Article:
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Ugwuanyi Receives Haitians

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Governor Ifeanyi Ugwuanyi of Enugu State, over the weekend  received a Haitian delegation at the Government House, Enugu, amid excitement and fulfillment.
The 10-man Haitian delegation, led by Senator Moise Jean-Charles, were on a home-coming mission to Enugu, the historic capital of Igboland, to perform conventional Igbo rituals such as traditional naming and name adoption, after they traced their roots to Igboland.
Ugwuanyi represented by the Secretary to the State Government (SSG), Prof. Simon UchennaOrtuanya, delightfully welcomed them to Enugu State in particular and the entire Igboland in general, and commended them for the bold step.
Gov. Ugwuanyi also appreciated them for “keeping a date with history, for following your heart, and for following your roots and getting back to your roots”.
The governor, who stressed the significance of the visit, stated that “today is a new beginning for all of us”.
He added: “We open our doors to you and we are ready as we have demonstrated. We also want you to know that changing your names is in agreement with the Igbo tradition that you have a new name for a new born.
“Today, you are born new in Enugu State and in the land of your fathers. Congratulations!”
In his address, the leader of the delegation, Sen. Jean-Charles, who described the visit to Enugu State as home-coming, rooting back to their origin in Igboland, thanked Gov. Ugwuanyi for the hospitality accorded to them in the state.
He recounted the affinity of the people and culture of Enugu State and Haiti, revealing that Enugu has five letters as Haiti and that Enugu and Haiti mean cities on top of a hill.
According to the leader of the Haitian delegation, “I have visited many countries, many places around the world but this is the first time I have visited a country that everybody looks like me”.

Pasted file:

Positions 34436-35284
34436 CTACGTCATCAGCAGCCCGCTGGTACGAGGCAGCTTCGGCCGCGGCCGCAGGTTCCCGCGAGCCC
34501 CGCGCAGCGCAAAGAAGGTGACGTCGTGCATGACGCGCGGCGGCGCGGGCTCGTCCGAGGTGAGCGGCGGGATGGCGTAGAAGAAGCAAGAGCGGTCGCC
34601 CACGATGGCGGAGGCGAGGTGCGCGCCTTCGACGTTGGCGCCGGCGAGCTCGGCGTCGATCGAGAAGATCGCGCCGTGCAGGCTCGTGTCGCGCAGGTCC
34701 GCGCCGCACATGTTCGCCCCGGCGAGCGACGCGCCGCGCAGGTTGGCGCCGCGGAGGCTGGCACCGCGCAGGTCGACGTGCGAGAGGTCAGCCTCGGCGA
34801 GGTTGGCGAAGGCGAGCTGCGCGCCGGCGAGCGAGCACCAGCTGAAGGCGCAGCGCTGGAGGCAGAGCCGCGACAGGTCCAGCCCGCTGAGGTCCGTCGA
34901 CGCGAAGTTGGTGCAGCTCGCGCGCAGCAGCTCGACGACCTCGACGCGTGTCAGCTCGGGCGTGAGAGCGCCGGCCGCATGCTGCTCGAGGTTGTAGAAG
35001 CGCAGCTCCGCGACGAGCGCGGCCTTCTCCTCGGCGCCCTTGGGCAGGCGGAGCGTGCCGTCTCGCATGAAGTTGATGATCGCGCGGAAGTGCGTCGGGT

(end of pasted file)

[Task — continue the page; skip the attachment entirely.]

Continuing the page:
Sen. Jean-Charles went further to say: “I have not come here as a foreign person. I have come back home.
Before I keep on talking, I want to on behalf of all Haitians, all the blocks in Haiti, to thank you (Ugwuanyi) for receiving us after 218 years.

“We have decided that people in the whole continent of Africa and all of us who are there in Haiti is a wind following the bird from the African continent and it has brought bear in America which means all of us are one”.

In their separate goodwill messages, the Commissioner for Culture and Tourism, Hon. Ugonna Ibe, the Chairman, Enugu State Council of Traditional Rulers, HRH Igwe Lawrence Agubuzu, the immediate past President General of Ohaneze Ndigbo, Chief NniaNwodo and Ozo (Dr.) Ferdinand Anikwe, gave a historic background of the Haitians and their link with Igbos, applauding the visitors for taking such a bold step in identifying with the people of their origin.

The climaxes of the event were the traditional naming and name adoption by the Haitian delegation, which were performed by IgweAgubuzu in company of other traditional rulers present, dancing of Igede cultural dance by the visitors, and presentation of souvenirs to them by Enugu State government.

By: Canice Amadi, Enugu

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NDLEA Destroys 21 Tonnes Of Drugs In Niger

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The National Drug Law Enforcement Agency (NDLEA) has destroyed drugs weighing 21 tonnes in Maikunkule village of Bosso Local Government Area of Niger State.
The NDLEA claimed that the destroyed drugs street value was worth more than N1 billion.
The Commander of NDLEA in the Niger State, Mr Haruna Kwetishe, said that the destruction was symbolic and in line with the NDLEA Act.
“NDLEA Act mandates us to arrest drug traffickers and dealers, seize illicit drugs and prosecute all drugs related offenders who contravene the Act and destroy seized drugs publicly, in fulfilment of this mandate.
“NDLEA Niger Command obtained court orders from Federal High Court, Minna, for the public destruction of the 21 tonnes of various types of illicit substances.
“Public destruction of drugs is therefore a continuous exercise in our quest to have a drug-free and secured society in the country and the world at large”, he said.
He said that the destroyed drugs included Cannabis Sativa, psychotropic substances and various grammes of other banned stimulants such as cocaine and methamphetamine.
“Nigeria used to be a transit port because of the activities of drug cartels that import drugs from drug producing countries to the country before smuggling same to Europe, Asia and America”, he noted.
The state governor, Alhaji Abubakar Bello, represented by the state Commissioner for Internal Security, Emmanuel Umaru, said that the security of lives and property was a cardinal focus of his administration.

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FG Trains CSOs, NGOs To Monitor School Feeding Programme